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LeDjam Radio If you come closer to our food atelier you will recognize that we are constantly infused by music coming from our boombox inside the kitchen. „LeDjam Radio“ provides us our daily portion of Soul, Funk, Jazz, but also Brazilian rhythm and Reggea. The french web radio was founded in 2005 by Thomas and Julien, two musicians that met at Lycée (Gymnasium) long time ago and simply wanted to create a platform to share playlists with friends. These guys have always been playing in bands and ever since shared the same passion for music with soul, strongly influenced by black legends such as Steve Wonder, James Brown or Bob Marley. Inspired by old videos games the web site provides a playful feature: After one creates an account, you will collect points while listening. The more points the stronger the profile status becomes. Consequently the greater your status the stronger your influence on the daily top 5 songs that are voted over the day and chosen to play after 16:00. This success story spread only by mouth-to-mouth propaganda and is today the biggest web radio in France according to the number of listeners. You should seriously take a listen…www.ledjamradio.com/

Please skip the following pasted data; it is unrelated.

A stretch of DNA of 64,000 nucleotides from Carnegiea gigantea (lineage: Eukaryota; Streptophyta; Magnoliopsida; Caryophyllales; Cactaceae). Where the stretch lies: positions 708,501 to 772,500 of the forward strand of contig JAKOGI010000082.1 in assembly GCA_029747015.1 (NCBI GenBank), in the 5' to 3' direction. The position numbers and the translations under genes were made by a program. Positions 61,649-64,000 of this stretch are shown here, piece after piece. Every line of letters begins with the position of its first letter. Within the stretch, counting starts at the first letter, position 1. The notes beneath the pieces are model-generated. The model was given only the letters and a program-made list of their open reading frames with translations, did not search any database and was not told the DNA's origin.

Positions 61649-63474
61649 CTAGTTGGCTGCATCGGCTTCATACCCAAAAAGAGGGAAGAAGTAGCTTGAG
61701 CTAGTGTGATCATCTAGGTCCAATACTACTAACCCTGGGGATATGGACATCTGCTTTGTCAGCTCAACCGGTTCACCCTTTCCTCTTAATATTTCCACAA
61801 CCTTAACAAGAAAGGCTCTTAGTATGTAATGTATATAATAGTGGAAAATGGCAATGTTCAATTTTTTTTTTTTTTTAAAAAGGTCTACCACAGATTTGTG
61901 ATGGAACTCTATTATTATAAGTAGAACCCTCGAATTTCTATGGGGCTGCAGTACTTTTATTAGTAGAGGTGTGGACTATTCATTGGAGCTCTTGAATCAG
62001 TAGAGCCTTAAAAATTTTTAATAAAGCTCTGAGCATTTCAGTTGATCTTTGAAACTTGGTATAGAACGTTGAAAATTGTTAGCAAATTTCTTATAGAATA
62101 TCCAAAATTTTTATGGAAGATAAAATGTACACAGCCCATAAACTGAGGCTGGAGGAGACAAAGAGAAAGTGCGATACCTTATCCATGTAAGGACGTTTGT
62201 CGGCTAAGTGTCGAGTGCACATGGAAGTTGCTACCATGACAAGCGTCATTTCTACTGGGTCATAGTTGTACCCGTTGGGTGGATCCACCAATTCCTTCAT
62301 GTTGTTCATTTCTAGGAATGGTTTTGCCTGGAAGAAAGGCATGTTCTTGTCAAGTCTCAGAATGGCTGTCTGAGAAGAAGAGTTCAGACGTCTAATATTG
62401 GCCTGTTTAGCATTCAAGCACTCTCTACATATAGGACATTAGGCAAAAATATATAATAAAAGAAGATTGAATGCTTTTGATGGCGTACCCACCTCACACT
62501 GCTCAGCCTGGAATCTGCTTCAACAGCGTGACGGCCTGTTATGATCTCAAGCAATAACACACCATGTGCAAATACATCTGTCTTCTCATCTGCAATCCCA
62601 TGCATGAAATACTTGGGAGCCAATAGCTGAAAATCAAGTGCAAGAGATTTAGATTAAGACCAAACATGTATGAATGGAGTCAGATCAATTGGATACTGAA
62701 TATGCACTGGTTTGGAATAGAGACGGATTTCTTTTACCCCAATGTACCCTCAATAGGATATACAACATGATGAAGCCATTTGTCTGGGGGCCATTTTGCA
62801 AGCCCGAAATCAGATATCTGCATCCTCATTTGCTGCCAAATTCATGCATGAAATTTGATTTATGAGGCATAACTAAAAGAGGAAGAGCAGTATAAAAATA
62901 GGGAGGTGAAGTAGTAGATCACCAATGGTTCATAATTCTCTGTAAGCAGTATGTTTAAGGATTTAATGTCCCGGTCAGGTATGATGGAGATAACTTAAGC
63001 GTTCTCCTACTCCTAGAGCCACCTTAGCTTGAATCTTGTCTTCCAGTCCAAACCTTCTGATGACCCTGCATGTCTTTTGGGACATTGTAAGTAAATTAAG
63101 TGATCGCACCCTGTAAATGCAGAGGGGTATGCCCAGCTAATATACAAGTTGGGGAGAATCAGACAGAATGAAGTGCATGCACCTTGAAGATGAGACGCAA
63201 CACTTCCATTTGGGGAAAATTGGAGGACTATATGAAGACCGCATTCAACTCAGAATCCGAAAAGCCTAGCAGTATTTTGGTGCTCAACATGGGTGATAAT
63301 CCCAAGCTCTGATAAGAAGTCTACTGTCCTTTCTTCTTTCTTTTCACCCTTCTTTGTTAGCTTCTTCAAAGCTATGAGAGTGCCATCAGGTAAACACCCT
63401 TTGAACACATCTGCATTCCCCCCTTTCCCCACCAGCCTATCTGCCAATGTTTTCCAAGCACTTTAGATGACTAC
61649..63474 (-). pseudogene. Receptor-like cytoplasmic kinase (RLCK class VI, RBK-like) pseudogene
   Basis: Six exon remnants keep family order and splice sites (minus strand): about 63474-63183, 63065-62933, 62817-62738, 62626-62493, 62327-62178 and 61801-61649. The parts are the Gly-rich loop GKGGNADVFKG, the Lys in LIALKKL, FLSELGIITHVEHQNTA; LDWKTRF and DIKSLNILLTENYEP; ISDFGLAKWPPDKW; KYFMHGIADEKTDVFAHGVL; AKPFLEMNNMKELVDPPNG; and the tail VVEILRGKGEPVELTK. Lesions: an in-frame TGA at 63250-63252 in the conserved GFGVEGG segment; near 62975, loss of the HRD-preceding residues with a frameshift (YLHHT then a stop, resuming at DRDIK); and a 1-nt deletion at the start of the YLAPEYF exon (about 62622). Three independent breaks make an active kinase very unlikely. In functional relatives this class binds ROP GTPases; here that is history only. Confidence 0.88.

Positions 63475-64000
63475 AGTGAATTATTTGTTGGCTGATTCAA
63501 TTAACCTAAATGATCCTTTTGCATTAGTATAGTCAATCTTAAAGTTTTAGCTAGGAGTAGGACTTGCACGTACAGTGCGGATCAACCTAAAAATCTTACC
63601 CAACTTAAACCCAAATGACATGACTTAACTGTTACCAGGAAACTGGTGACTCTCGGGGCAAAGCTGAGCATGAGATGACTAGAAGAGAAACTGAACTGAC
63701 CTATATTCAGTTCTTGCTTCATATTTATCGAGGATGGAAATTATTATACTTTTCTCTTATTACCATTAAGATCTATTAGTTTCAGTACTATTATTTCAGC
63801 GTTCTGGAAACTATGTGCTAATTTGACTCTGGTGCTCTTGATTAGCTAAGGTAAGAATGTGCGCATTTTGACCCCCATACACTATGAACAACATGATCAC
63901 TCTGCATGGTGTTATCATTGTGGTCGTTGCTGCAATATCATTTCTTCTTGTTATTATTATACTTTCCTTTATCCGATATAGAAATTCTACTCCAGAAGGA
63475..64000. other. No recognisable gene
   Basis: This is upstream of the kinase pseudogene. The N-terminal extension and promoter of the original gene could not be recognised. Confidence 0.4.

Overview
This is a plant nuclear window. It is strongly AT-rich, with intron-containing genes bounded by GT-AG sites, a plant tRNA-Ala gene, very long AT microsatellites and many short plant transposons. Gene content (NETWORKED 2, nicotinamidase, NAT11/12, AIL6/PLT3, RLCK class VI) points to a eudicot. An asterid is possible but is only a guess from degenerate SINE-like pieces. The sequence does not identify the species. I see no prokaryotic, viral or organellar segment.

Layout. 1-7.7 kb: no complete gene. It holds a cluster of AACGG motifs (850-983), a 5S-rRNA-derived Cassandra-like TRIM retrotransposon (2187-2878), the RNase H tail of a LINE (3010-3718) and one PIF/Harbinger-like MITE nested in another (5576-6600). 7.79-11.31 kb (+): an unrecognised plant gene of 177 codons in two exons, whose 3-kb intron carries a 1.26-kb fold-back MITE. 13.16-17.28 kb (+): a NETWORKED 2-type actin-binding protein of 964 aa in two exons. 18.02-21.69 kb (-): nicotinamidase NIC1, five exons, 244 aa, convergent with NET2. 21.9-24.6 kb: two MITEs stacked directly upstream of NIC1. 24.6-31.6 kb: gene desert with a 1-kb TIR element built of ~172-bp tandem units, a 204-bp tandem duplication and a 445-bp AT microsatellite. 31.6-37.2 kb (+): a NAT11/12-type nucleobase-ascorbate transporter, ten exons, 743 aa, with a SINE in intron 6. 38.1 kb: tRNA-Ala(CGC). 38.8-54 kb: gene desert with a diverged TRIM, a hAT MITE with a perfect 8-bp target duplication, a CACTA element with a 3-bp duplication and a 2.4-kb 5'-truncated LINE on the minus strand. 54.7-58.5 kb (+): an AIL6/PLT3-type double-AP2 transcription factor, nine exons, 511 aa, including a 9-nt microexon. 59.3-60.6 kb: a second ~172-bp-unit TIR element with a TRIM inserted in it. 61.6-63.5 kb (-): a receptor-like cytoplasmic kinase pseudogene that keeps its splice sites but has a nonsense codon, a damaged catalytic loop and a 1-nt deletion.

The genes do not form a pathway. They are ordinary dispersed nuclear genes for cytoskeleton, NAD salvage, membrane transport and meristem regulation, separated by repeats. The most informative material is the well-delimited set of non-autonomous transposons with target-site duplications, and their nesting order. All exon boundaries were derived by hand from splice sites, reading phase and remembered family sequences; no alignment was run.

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As you can read in our name we swear by our kitchen utilities such as the copper pots and pans we use! To give you a little introduction on the means for the taste of our dishes, we really have to consider the copper in our food atelier at stake in this. Brightly burnished copper makes some of the most beautiful and heavy cookware out there. Superior heat conductivity to cook very precisely allowing you to braise and brown foods to perfection. However copper is reactive with acidic foods for instance tomatoes, which can result in copper toxicity. Hence you will find pots and pans lined with either a thin inner layer of tin or stainless steel. Tin wears out easily, and needs to be replaced every few years, whereas stainless steel is more expansive, but durable. If you grant yourself a favor believe us you won’t regret it, just be aware those beauties really require some work to keep them in condition! Frequently polishing is not just pimping up your kitchen, but prevents them from corroding